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Exotic domes and minarets only hint at the splendours inside

Jingdezhen [Jiangxi Province, China]

Pair of Dogs of Fo with mounts lions: 1700-20, mounts: mid-18th century

Porcelain with turquoise and purple glazes with gilt bronze | 25.7 x 12 x 8 cm (whole object) | RCIN 4621

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This pair of Chinese porcelain ‘Dogs of Fo’ (Buddhist guardians of sacred temples), mounted with French gilt-bronze mounts demonstrate the pervasive interplay of Chinese and French elements amongst George IV’s furnishings. Turquoise glazes, Islamic in origin, are found in Chinese pottery from the Song period (960–1279) onwards. These wares were especially admired in France in the eighteenth century when the glaze was known as bleu celeste, and were favoured by Queen Marie Antoinette.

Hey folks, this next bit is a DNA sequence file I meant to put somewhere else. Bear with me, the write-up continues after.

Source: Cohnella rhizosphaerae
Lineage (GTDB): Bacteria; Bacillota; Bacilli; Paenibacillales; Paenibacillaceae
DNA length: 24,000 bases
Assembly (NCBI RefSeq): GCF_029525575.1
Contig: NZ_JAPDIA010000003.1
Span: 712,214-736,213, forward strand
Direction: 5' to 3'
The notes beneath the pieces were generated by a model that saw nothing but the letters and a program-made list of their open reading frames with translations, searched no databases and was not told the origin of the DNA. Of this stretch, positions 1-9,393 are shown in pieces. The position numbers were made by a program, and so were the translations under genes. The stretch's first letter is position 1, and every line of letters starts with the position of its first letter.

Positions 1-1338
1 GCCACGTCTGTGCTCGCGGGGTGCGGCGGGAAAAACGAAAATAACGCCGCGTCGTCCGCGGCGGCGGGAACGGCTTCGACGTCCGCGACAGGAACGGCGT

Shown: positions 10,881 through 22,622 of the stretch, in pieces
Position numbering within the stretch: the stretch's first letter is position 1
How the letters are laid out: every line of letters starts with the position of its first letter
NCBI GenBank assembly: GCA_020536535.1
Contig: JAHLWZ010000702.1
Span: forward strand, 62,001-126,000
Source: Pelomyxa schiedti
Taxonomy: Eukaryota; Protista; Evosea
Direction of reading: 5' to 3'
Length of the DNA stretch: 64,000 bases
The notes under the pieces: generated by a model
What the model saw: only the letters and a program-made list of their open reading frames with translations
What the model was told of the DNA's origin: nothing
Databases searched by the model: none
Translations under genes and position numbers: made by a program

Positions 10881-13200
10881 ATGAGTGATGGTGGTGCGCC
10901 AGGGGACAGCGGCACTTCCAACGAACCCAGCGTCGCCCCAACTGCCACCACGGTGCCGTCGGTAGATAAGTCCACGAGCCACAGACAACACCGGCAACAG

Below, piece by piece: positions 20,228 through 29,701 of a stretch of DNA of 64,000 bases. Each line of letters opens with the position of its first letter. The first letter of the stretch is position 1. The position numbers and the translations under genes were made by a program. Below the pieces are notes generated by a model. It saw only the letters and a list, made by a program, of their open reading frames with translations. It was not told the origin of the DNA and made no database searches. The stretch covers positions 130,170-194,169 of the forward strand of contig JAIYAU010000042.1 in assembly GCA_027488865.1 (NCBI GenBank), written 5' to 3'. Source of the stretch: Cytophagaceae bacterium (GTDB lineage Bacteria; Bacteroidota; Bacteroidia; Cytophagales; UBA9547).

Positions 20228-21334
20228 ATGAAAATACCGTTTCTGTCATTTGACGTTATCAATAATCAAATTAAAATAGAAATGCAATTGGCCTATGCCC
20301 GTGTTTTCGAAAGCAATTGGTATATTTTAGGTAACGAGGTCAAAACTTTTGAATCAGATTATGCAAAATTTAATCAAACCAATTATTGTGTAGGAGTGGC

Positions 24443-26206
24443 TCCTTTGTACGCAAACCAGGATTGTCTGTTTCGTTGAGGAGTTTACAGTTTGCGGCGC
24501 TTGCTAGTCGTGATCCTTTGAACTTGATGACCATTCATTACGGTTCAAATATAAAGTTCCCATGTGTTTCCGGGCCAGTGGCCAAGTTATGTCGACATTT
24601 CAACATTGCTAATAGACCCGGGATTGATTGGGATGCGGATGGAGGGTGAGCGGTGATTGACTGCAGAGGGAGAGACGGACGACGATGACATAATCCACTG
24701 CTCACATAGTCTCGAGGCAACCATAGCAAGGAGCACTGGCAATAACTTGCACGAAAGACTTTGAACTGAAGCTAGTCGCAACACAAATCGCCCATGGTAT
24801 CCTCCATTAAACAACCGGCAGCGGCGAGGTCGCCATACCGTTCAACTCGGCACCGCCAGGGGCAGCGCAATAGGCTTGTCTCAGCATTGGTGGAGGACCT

These were inventoried at the Royal Pavilion, Brighton, as ‘A pair of turquoise blue Kylins [Chinese mythological creatures] on purple bases, mounted in ormolu, nine inches’. Two other pairs of similar gilt-bronze mounted turquoise Dogs of Fo are recorded at Brighton Pavilion.